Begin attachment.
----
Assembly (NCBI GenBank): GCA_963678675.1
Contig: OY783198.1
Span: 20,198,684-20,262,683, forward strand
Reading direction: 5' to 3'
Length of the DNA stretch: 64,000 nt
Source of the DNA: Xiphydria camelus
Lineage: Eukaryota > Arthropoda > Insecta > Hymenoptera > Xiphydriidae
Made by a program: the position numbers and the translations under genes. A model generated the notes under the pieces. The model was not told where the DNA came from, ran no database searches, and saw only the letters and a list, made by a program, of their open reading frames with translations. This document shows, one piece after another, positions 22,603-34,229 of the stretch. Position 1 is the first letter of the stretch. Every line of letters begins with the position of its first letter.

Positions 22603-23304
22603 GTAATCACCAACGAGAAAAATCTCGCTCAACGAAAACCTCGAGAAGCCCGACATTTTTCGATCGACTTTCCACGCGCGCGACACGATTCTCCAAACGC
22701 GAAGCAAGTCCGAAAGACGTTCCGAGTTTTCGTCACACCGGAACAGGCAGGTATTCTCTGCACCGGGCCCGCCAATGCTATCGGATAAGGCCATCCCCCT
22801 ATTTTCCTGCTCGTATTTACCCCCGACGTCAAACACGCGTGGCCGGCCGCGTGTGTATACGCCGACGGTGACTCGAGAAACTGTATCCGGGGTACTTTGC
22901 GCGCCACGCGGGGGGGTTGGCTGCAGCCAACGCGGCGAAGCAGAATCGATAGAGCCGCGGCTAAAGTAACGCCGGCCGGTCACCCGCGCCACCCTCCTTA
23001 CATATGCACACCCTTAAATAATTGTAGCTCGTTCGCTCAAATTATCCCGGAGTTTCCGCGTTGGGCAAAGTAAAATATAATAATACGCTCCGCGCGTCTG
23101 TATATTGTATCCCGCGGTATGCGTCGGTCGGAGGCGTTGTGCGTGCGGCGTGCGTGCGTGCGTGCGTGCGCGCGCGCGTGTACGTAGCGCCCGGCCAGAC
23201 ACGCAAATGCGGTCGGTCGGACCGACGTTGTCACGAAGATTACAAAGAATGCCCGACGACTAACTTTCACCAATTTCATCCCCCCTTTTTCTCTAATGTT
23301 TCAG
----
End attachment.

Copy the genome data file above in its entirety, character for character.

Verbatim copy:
Assembly (NCBI GenBank): GCA_963678675.1
Contig: OY783198.1
Span: 20,198,684-20,262,683, forward strand
Reading direction: 5' to 3'
Length of the DNA stretch: 64,000 nt
Source of the DNA: Xiphydria camelus
Lineage: Eukaryota > Arthropoda > Insecta > Hymenoptera > Xiphydriidae
Made by a program: the position numbers and the translations under genes. A model generated the notes under the pieces. The model was not told where the DNA came from, ran no database searches, and saw only the letters and a list, made by a program, of their open reading frames with translations. This document shows, one piece after another, positions 22,603-34,229 of the stretch. Position 1 is the first letter of the stretch. Every line of letters begins with the position of its first letter.

Positions 22603-23304
22603 GTAATCACCAACGAGAAAAATCTCGCTCAACGAAAACCTCGAGAAGCCCGACATTTTTCGATCGACTTTCCACGCGCGCGACACGATTCTCCAAACGC
22701 GAAGCAAGTCCGAAAGACGTTCCGAGTTTTCGTCACACCGGAACAGGCAGGTATTCTCTGCACCGGGCCCGCCAATGCTATCGGATAAGGCCATCCCCCT
22801 ATTTTCCTGCTCGTATTTACCCCCGACGTCAAACACGCGTGGCCGGCCGCGTGTGTATACGCCGACGGTGACTCGAGAAACTGTATCCGGGGTACTTTGC
22901 GCGCCACGCGGGGGGGTTGGCTGCAGCCAACGCGGCGAAGCAGAATCGATAGAGCCGCGGCTAAAGTAACGCCGGCCGGTCACCCGCGCCACCCTCCTTA
23001 CATATGCACACCCTTAAATAATTGTAGCTCGTTCGCTCAAATTATCCCGGAGTTTCCGCGTTGGGCAAAGTAAAATATAATAATACGCTCCGCGCGTCTG
23101 TATATTGTATCCCGCGGTATGCGTCGGTCGGAGGCGTTGTGCGTGCGGCGTGCGTGCGTGCGTGCGTGCGCGCGCGCGTGTACGTAGCGCCCGGCCAGAC
23201 ACGCAAATGCGGTCGGTCGGACCGACGTTGTCACGAAGATTACAAAGAATGCCCGACGACTAACTTTCACCAATTTCATCCCCCCTTTTTCTCTAATGTT
23301 TCAG